Naomi Campbell, Bill Gates, and Larry Gagosian Converge to Supercharge Sotheby’s $10.5 Million (RED) Charity Sale in Miami
Organizers Bono, David Adjaye and Theaster Gates all urged the crowd to be generous—and helped set some new records.
It has been five years since the last Sotheby’s “(RED)” auction, the initiative founded by musician and activist Bono and artist Damien Hirst to raise money for the fight against AIDS. Judging from last night’s star-studded event at the Moore Building in Miami’s Design District, there was plenty of pent-up demand for another charity sale, albeit a high profile one with with plenty of glitz, perfectly timed to coincide with the height of Miami Art Week madness.
The event drew an eclectic audience, including hordes of well-heeled art world insiders, bold faced names, and current auction-market darlings. This mix created a buzz that far exceeded the usual excitement of the evening auctions in New York and London. With roughly 40 lots, the sale took in $10.5 million, setting new auction records for artists including Jennifer Guidi, Hank Willis Thomas, and Leo Villareal. (The online portion of the sale continues through December 7).
A Star Powered Sale
Many of the artists who donated or specifically created works for the event were seated in the room inside the elegant Zaha Hadid-designed atrium, including sale curators Theaster Gates (also a buyer) and architect Sir David Adjaye, alongside Hank Willis Thomas, Ebony G. Patterson, Marc Quinn, Leo Villareal, Sue Noble, and others.
Bono himself was seated in the front row, alongside Adjaye, former supermodel Naomi Campbell (who proved an active bidder throughout the night), and dealer Larry Gagosian, who co-organized the sale. The U2 frontman seemed to capture the sense of ferment when he gave an impassioned introduction to the auction and its intended mission, saying, “It’s a funny old thing alchemy, isn’t it?…Turning pain into beauty is often at the heart of the transaction that we call fine art. Turning pain into beauty, and then beauty back into painkillers, is a good approximation of what tonight is about.”
Before introducing Bono, both Adjaye and Gates also delivered remarks, with Gates touching on a market sore spot, admonishing would-be flippers: “For all of you that came to auction to pilfer, think of how much those resources could help [the cause].”
All in all, it was a lively affair, with robust bidding throughout the evening. Sotheby’s auctioneer Oliver Barker kept things moving at a brisk pace, sometimes reducing bid increments for hesitant clients, a strategy that proved successful throughout the roughly one and a half hour sale. Cutting the requested increment from $5,000 to $2,500 was often enough to coax a buyer to stay in the running. This unusual leniency helped bolster the bottom line, given that this was, after all, a charity auction, without the typical reserves or minimums in place as set by a consignor.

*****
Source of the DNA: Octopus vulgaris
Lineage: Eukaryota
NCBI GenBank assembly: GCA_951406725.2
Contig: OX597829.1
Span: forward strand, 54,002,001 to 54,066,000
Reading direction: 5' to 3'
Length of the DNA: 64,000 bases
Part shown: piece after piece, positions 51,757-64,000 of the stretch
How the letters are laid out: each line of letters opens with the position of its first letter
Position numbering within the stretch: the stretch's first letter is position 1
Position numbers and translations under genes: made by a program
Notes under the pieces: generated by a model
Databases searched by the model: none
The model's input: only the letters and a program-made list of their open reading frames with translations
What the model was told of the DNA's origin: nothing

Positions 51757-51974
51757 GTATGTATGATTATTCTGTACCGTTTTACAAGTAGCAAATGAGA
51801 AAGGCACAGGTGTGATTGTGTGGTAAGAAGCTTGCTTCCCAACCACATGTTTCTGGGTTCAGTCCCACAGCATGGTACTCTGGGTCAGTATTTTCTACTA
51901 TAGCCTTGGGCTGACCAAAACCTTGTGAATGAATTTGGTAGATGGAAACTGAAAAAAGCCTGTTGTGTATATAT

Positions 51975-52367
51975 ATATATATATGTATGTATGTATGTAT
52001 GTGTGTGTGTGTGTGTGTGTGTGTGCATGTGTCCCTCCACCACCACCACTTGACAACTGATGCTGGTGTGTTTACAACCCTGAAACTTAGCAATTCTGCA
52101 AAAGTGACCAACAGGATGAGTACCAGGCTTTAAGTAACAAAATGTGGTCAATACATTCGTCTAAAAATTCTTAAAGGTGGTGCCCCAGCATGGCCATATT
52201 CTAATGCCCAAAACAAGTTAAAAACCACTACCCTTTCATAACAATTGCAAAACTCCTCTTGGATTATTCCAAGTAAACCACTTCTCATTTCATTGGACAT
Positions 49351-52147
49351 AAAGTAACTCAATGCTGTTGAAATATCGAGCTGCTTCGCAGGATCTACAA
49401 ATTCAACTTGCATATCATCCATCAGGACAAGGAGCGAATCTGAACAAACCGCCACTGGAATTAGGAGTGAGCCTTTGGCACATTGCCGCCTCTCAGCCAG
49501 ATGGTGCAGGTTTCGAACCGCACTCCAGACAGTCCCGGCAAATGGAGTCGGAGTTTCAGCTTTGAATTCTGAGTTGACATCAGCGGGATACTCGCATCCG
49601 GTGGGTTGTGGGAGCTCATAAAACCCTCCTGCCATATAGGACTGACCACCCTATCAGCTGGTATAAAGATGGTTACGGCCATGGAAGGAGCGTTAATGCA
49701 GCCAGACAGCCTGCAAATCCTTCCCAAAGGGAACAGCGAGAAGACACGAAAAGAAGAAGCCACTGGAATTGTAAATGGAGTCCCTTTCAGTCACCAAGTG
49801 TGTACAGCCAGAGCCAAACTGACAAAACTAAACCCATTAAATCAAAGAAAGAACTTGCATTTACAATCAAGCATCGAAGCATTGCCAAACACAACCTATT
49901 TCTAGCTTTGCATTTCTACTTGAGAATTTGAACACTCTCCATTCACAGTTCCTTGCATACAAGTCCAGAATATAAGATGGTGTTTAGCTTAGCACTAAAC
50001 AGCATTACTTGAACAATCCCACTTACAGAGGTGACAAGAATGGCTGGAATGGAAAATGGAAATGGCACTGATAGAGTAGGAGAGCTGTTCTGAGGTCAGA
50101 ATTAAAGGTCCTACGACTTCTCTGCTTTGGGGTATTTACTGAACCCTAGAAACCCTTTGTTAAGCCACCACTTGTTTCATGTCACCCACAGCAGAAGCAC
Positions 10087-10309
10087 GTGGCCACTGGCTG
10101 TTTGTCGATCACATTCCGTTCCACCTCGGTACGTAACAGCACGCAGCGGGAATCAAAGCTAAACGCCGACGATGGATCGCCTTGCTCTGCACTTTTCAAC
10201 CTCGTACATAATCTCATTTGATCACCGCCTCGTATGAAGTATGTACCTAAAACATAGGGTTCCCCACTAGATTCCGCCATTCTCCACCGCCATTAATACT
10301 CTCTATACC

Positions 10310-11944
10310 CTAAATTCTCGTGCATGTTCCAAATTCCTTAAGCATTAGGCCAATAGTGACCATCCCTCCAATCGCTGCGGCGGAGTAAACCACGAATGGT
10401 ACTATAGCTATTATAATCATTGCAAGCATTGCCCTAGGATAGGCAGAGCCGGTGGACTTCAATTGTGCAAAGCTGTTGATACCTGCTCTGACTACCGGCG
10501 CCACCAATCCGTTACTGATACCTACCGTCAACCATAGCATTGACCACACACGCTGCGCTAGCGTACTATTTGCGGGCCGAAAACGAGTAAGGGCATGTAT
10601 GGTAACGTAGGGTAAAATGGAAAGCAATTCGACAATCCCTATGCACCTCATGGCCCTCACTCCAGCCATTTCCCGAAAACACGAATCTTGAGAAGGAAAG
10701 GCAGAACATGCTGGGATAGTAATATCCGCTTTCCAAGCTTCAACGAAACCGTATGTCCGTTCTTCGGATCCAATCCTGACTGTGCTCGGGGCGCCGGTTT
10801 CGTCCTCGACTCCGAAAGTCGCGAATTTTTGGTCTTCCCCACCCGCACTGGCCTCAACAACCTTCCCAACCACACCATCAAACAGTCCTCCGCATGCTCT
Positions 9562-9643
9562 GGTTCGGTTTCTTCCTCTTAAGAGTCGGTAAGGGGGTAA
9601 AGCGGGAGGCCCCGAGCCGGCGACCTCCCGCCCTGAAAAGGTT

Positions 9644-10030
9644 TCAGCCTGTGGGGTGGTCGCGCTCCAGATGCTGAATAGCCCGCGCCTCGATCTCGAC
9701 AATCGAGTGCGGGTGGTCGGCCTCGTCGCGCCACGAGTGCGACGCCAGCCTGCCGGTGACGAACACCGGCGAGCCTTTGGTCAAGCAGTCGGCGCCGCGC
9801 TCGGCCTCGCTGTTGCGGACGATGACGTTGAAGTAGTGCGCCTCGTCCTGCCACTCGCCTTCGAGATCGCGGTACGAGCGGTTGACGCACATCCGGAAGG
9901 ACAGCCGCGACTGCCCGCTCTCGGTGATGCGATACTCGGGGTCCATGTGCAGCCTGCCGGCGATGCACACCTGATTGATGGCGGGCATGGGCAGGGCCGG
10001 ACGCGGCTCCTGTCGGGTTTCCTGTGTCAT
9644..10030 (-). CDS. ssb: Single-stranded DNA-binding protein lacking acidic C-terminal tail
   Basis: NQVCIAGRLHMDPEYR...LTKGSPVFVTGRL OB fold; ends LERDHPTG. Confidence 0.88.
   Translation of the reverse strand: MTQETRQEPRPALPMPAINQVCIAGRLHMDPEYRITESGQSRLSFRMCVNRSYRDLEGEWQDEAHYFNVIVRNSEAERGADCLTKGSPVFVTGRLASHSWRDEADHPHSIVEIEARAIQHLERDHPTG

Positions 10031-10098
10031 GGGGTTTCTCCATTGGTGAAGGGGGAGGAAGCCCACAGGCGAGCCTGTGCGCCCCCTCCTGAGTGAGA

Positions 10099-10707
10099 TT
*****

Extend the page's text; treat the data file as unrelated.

At the start of the sale, Bono had also announced that billionaires Bill and Melinda Gates were matching the amount raised. “You simply can’t afford not to spend their money,” Bono quipped to the crowd.
So, what were the standouts? The top lot of the night—and a new artist record—came for Gates’s A Flag for the Least of Them (2018). Barker noted during the bidding that Gates was “a new Larry Gagosian artist, let me remind you,” just in case the crowd needed any more encouragement.
The work sold for $807,000 compared on an estimate of $450,000 to $500,000. The previous record for Gates of $459,000 was set at auction earlier this year, for a similar work.
The Gates record was followed by Jenny Saville’s Susanna (2017-18), which sold for $735,000. One of Sean Scully’s signature color block works, appropriately titled Red (2018), sold for $591,000. Also a record was the $375,000 paid for a work by Jennifer Guidi (another Gagosian artist), for her just-created Energy of Love (Painted Universe Mandala Sf #4F, Red, Natural Ground) (2018).
The bidders in the room put up plenty of competition throughout the night. Turning buyer, Theaster Gates paid a hammer price of $58,000 for Ebony G.Patterson’s …bearing witness… (2017), while Naomi Campbell bought Adjaye’s Washington Skeleton (RED) Side Chair [Set of Four] (2013) for a hammer price of $45,000.
This marks the third such (RED) charity auction, following sales in 2008 and 2013. The initiative has generated more than $600 million for the Global Fund to support lifesaving HIV/AIDS programs in Africa. Proceeds from the evening sale will go to the Global Fund to Fight AIDS to provide life-saving HIV/AIDS programs in sub-Saharan Africa, while also helping to fund community-strengthening programs in Chicago with the Rebuild Foundation—an organization founded by Theaster Gates.
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